Kathleen A. Scott

My January 2015 and 2016 columns dealt with proposed changes to the international standards by which banks are required to calculate their risk-based capital. “Basel Committee Proposes Changes to Standardized Approach Capital Rules,” NYLJ, Jan. 14, 2015; “Revised Proposed Changes to Capital Requirements,” NYLJ, Jan. 13, 2016. Those changes have now been finalized and my column this month highlights some of the major revisions.


Generally, there are two recommended methods by which banks can calculate their risk-based capital issued by the Basel Committee of the Bank for International Settlements, which proposes international bank capital standards. The first is the Standardized Approach, under which specific tables and formulas are used to calculate a bank’s risk-based capital; the current calculations are derived from the original 1988 recommended risk-based capital requirements (commonly called Basel I). The second method, which was part of major revisions starting earlier in this century, commonly called Basel II and III, is the Internal Ratings-Based (IRB) Approach and allows a bank, with regulatory approval, to use its own internal risk management systems to calculate the risk weight of its assets and its risk-based capital.

Generally, only the largest most complex banks use the IRB Approach, ones which presumably would carry the most complex risky assets. Most banks use the Standardized Approach. There was no general requirement that the IRB Approach to calculating a bank’s risk-based capital correlate with the Standardized Approach.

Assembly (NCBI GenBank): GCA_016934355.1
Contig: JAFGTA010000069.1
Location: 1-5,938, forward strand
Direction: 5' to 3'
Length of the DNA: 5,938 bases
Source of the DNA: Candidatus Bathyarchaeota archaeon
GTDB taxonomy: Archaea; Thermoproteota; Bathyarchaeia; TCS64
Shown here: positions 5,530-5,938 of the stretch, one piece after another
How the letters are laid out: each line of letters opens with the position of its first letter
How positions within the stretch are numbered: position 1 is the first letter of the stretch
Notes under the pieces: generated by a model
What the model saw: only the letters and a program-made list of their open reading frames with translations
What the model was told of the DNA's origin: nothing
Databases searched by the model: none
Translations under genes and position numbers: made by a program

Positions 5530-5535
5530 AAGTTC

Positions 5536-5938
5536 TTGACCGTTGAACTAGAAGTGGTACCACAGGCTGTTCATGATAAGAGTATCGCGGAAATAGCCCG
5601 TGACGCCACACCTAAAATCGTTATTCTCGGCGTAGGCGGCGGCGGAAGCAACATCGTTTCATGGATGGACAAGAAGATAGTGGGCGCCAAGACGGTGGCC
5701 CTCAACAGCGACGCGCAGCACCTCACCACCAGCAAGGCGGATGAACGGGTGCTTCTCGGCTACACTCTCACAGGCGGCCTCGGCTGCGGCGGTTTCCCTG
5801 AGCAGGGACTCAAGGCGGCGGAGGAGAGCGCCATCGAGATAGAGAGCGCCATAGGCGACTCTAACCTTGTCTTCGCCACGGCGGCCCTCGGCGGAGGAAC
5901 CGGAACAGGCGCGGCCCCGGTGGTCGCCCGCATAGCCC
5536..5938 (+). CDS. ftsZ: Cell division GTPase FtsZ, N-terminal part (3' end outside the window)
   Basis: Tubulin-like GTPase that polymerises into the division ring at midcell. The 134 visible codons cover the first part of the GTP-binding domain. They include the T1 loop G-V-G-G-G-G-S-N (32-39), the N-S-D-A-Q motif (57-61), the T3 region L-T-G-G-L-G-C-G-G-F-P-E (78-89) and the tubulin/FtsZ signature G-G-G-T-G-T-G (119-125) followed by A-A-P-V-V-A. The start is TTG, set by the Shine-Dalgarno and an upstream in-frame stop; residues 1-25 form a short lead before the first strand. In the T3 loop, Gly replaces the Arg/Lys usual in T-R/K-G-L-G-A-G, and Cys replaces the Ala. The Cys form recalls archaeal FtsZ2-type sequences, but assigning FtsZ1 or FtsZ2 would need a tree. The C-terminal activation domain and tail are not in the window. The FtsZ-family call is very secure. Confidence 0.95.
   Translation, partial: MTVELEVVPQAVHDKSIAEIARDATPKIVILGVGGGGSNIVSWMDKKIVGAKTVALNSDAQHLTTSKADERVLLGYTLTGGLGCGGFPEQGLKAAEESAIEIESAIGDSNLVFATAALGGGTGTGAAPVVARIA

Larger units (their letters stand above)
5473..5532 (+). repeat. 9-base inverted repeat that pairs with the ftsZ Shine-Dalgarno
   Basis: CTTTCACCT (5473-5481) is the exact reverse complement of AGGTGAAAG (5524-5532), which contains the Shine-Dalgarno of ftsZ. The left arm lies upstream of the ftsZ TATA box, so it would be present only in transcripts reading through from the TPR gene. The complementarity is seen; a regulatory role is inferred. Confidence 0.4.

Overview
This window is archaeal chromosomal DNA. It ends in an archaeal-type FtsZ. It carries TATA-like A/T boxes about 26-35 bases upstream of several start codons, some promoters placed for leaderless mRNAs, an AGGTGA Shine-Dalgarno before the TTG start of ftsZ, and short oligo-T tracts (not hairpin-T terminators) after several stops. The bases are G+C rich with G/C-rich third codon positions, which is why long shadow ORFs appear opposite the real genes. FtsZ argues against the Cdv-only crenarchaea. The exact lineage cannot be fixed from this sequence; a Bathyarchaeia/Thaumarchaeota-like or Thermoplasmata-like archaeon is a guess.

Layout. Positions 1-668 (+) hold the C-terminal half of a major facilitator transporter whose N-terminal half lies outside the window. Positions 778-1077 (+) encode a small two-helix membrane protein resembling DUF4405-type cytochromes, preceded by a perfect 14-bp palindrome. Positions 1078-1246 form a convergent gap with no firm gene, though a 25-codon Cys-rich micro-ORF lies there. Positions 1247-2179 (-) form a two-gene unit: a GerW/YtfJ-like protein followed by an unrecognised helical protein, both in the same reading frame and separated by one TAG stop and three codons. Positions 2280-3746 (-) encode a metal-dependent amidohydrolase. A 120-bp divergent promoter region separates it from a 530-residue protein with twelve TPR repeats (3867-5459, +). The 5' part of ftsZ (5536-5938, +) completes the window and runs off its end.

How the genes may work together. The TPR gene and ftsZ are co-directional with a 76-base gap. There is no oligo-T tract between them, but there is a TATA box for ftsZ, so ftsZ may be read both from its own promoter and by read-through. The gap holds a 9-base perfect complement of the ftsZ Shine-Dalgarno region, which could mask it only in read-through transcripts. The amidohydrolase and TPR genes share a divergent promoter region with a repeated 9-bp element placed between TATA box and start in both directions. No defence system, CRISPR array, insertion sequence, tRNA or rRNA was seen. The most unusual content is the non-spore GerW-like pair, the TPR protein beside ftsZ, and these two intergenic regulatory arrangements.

In late 2014, the Basel Committee expressed concern about what it perceived as excess variability in how assets were risk-weighted by those using the IRB Approach which resulted, at times, in a lower risk weight for an asset than if the asset had been risk-weighted using the Standardized Approach. The Basel Committee proposed revisions to the methods by which assets were risk-weighted. Initial and revised proposals were issued for public review, comments were analyzed, the Basel Committee assessed the impact of the revisions of the banking system and macro economy, and protracted negotiations took place among central bankers and banking regulators. Final agreement was reached in December 2017 and the final revisions were published. Basel Committee on Banking Supervision, “Basel III: Finalising post-crisis reforms,” December 2017.

In issuing the final revisions, the Basel Committee noted:

A key objective of the revisions incorporated into the framework is to reduce excessive variability of risk-weighted assets (RWA). At the peak of the global financial crisis, a wide range of stakeholders lost faith in banks’ reported risk-weighted capital ratios. The Committee’s own empirical analyses also highlighted a worrying degree of variability in banks’ calculation of RWA.

The revisions now need to be adopted by individual jurisdictions. These are considered to be the minimum standards; jurisdictions are free to impose stricter requirements, as the United States itself has been known to do in the past. The effective date for the revisions is January 2022, although some requirements are being phased in over a longer period of time, ending in January 2027.

Total Risk-Based Capital Floor

One of the most important changes made in the final document was adding a minimum capital floor in calculating a bank’s total risk-based assets.